Nestled at the top of Stourport-on-Severn’s High Street is The Swan which, although you might not think it from the outside, offers a treasure trove of musical history within its walls. Fans of the golden age of rock (and roll) could easily spend an afternoon perusing the cuttings and photographs which act as the wallpaper, not to mention the impressive collection of guitars. But what makes this venue even more special is the punters; here to enjoy the music without the need to talk to their neighbour when the band play, push their way to the front or spend the evening with their eyes locked on their phones. The Swan offers music lovers the chance to appreciate a gig in the most pleasant of surroundings, and you will be rubbing shoulders with like-minded individuals and (maybe) the odd Rock legend or two.
Since parting ways with Jethro Tull, Martin Barre has been afforded the chance to explore new avenues musically and has released four acclaimed solo albums in the past five years including 2018’s Roads Less Travelled. After a full band show the previous evening at The Robin tonight he was in acoustic mode, accompanied only by vocalist/guitarist Dan Crisp, and the pair performed a set that took in solo work, covers and a few Tull classics. And after spending decades on stage letting his guitar do the talking Martin is proving to be an engaging raconteur, with pre-song anecdotes that included growing up in Birmingham with lino on every floor of the house and the perils of French hotel rooms. In Dan Crisp he has found a terrific vocalist who was equally comfortable with the soulful renditions of ‘Can’t Find My Way Home’ and ‘New York Minute’ and the likes of ‘Wond’ring Aloud’ from the Tull catalogue.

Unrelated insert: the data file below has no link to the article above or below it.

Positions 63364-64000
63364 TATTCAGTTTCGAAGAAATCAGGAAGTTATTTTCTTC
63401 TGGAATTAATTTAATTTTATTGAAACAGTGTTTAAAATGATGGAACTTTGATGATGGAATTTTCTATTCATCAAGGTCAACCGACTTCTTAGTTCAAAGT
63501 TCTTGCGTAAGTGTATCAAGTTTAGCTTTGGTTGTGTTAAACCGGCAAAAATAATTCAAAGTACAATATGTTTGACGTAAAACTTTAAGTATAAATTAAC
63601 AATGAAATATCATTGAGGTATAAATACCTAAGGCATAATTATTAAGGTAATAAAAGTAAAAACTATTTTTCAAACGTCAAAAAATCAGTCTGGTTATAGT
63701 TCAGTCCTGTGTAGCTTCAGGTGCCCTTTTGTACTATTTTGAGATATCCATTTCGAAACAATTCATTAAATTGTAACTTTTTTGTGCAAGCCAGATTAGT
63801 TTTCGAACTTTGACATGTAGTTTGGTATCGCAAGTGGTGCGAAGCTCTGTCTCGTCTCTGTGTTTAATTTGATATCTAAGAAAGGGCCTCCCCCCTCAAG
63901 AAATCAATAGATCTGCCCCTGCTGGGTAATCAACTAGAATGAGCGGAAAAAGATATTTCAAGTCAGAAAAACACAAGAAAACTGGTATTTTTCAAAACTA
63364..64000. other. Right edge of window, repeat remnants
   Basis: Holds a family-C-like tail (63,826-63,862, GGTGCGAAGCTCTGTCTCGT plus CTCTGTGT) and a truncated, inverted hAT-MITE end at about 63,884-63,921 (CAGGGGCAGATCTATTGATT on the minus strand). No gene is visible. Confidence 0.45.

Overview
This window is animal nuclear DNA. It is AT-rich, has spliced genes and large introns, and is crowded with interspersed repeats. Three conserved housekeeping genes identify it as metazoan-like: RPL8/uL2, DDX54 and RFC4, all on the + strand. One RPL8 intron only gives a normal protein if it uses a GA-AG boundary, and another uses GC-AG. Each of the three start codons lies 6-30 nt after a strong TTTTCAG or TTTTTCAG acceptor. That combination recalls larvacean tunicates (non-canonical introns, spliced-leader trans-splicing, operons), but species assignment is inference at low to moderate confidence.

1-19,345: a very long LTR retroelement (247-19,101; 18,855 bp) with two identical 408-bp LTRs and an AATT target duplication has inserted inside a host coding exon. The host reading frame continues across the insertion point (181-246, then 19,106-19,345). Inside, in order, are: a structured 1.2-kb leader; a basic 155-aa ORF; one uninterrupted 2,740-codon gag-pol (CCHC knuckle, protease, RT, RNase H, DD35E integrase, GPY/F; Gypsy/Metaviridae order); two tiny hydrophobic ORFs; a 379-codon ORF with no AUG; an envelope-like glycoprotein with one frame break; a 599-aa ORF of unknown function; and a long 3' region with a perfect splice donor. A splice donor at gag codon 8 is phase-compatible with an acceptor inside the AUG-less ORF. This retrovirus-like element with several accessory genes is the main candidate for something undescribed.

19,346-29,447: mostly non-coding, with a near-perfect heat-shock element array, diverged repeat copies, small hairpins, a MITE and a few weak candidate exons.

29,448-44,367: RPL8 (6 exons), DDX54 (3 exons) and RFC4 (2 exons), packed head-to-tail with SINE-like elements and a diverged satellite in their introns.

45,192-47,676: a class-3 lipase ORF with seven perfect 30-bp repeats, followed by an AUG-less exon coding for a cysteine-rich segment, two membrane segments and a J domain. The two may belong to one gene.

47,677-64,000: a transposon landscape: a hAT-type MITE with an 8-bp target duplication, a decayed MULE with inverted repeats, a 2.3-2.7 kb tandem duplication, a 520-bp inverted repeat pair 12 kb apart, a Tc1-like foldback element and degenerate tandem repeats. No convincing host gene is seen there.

Although informing the audience that he couldn’t play the Blues (slightly ironic given the high regard in which he is held by Mr Bonamassa), Martin’s guitar playing remains distinctive and unique and he still plays with a simply sublime fluidity. Not that he was the only septuagenarian to grace the stage as he called upon original Tull drummer Clive Bunker to help out on a couple of numbers that made the evening even more special. The pair are soon to be reunited with Dee Palmer to tour the States with a fifty years of Tull show that will hopefully reach the UK in due course. After delighting the crowd for a couple of hours they concluded with, naturally, ‘Locomotive Breath’ to round off what was an outstanding performance in an incredible venue; you really couldn’t ask for anything more.
Reviewed by Dean Pedley